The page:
Economically, a national currency, most likely the Franc, would be reinforced creating some serious financial and economic trouble in France and in Europe. In terms of religion, aside from Christian heritage, the others will have most likely to adapt or leave. Political rhetorics and narratives will resemble to ones used by Nicolas Sarkozy in order to create a split within the French society based on the modo of us versus them. Us being the good Frenchman, and them the unwanted French. Anything foreign would be rejected in order to protect French uniqueness and culture.

Attali does not foresee a successful mandate for the FN and underlines that the FN would face a choice between dictatorship and repudiation considering the disastrous consequences of its policies. Ultimately, the FN would pick the latter in order to maintain its power and criticize any oppositions as root causes of France’s problems.

FN: A Necessary Evil?

The FN illustrates the real malaise in the French society. The malaise comes from a core aspect in French psyche: exceptionalism. France perceives itself as such because of her history – the birthplace of the Enlightenment, the French Revolution, the Declaration of the Rights of Man and of the Citizen, the Napoleonic Code, the Trente Glorieuses, its nuclear arsenal, among others – and its role in shaping regional and world events as an exceptional nation. France as the United Kingdom and United States share this exceptionalist component in their political belief and system and foreign policy. France understands her role as an important part of world politics and does not perceive anymore being able to shape it.

Such concept of exceptionalism demonstrates a belief in France in shaping events, not being subject to them. Globalization is perceived as a threat to France’s uniqueness and autonomy. Such belief holds no empirical grounds considering the numbers of French firms leading in their respective sectors thanks to globalization, French as one of the most spoken languages in the world and French citizens are present all around the world. The selective-memory/analysis of globalization as a menace to the sovereignty of France is a constructed myth for obvious political reasons.

Credit: BERTRAND GUAY / AFP
Credit: BERTRAND GUAY / AFP

Last but not least, Attali’s analysis falls under a new trend of work, prediction. For instance, the recent book by Michel Houellebecq, Soumission, projecting the reader into a France in 2022 seeing the rise of an Islamic party leading to a progressive islamization of France society, has launched a serious polemic about the societal and political trauma of France in time of crisis. If Houellebecq is a divisive and satirical author, Attali is a respected economist and intellectual. Nevertheless, both work underlines complex societal and national crises. France is a nation in search of an identity and voice in the 21st century.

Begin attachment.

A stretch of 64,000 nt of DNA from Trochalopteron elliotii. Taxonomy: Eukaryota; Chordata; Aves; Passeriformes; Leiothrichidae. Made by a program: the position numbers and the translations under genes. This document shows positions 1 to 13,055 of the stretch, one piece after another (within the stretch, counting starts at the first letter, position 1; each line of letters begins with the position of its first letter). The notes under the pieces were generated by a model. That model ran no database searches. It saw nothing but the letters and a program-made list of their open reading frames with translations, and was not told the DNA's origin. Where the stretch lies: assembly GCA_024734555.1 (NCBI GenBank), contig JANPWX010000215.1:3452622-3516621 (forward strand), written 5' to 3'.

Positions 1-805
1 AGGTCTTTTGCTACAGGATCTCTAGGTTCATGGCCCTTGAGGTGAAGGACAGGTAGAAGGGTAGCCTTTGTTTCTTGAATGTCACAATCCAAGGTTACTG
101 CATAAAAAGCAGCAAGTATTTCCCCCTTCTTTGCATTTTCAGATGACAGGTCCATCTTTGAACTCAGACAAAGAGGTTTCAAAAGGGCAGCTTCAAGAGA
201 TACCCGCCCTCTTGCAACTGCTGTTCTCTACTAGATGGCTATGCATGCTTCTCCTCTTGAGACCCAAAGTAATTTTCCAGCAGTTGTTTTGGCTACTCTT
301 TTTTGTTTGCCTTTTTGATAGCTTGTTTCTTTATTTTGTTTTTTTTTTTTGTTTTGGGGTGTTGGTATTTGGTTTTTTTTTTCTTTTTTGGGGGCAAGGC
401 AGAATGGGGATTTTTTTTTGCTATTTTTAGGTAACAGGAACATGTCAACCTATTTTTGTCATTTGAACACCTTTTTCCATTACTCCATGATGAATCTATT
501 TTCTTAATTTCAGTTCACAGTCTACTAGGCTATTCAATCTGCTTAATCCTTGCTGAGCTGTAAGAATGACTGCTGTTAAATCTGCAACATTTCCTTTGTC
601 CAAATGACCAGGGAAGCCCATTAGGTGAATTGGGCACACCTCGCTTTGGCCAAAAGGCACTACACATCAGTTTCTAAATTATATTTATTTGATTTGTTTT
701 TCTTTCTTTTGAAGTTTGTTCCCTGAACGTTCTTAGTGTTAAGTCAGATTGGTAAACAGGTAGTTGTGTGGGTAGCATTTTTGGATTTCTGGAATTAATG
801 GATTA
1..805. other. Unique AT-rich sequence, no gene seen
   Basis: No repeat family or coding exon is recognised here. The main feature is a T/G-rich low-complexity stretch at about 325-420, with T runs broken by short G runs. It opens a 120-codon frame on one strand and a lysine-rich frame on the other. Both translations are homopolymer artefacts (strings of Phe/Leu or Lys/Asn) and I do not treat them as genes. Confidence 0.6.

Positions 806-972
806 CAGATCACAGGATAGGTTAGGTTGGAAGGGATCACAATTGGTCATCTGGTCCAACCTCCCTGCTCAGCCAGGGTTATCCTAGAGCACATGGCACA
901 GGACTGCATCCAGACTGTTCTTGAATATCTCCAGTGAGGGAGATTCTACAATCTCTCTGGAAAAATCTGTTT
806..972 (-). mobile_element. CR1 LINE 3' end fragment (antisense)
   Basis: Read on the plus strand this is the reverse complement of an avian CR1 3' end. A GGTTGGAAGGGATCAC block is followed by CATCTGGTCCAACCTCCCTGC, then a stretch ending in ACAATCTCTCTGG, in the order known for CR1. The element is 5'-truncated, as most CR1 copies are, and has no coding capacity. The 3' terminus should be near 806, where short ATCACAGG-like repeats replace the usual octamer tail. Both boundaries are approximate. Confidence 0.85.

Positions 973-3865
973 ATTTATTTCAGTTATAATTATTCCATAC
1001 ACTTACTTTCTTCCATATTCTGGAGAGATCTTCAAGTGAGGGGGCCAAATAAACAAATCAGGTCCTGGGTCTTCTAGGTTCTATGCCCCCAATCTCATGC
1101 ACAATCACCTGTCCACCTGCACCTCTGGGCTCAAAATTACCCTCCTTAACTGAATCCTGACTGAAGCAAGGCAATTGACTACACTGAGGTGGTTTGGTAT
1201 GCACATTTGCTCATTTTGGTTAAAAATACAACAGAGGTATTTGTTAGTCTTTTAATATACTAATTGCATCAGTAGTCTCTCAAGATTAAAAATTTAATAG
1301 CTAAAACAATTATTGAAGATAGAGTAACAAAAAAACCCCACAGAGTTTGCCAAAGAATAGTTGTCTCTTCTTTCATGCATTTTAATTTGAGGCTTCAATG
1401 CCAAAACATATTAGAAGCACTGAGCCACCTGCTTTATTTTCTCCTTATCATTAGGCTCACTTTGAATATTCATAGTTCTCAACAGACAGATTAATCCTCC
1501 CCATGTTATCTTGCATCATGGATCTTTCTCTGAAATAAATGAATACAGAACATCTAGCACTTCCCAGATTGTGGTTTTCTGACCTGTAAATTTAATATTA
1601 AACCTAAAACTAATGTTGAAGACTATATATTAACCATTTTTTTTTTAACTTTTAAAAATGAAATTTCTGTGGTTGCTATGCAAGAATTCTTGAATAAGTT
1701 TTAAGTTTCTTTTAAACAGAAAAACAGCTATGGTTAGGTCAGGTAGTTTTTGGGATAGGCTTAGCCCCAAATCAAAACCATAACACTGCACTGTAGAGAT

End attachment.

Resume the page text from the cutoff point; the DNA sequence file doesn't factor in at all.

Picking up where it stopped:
(Copyright 2015 by Politipond. All Rights Reserved. This material may not be published, broadcast, rewritten or redistributed without permission).

Mr. Tusk Goes to Washington

(AP Photo/Susan Walsh)
(AP Photo/Susan Walsh)

In his first visit to Washington in his capacity as President of the European Council, Donald Tusk met with President Obama and Vice-President Biden today, March 9th, 2015. Over his two-day visit to the American capital, Donald Tusk seeks to solidify the EU’s relationship with the US. In addition, President Tusk will visit the Holocaust museum tomorrow, March 10th, in order to send a message of reconciliation to Europe’s Jewish community after the recent rise of anti-Jewish sentiments.

The agenda discussed between the two transatlantic leaders covered the following issues: Russia and the crisis in Ukraine; the situation around the Mediterranean with Syria, Libya and the consolidation of the Islamic State (IS); and naturally the negotiations over the Transatlantic Trade and Investment Partnership (TTIP). This comprehensive agenda underscores an interesting paradigm: each crisis is regional for the EU with serious international repercussions.

On the case of Ukraine and the role of Russia, the Europeans and Americans share the visions of the problem as it is a direct threat to the old concept of national sovereignty and territorial integrity. However, the Europeans, as expressed by President Tusk prior meeting with President Obama, are not willing to deepen the sanctions against Russia. There is a lack of unity among the EU-28 for domestic political reasons – like in Italy and Greece – and strong lobby groups in France, Britain and Germany – weapons, energy and finance – fearing a deepening in the tensions between the EU and Russia. From a personal standpoint, President Tusk, a former Prime Minister of Poland, has much more hawkish view of the problem and tends to emphasize the role of NATO.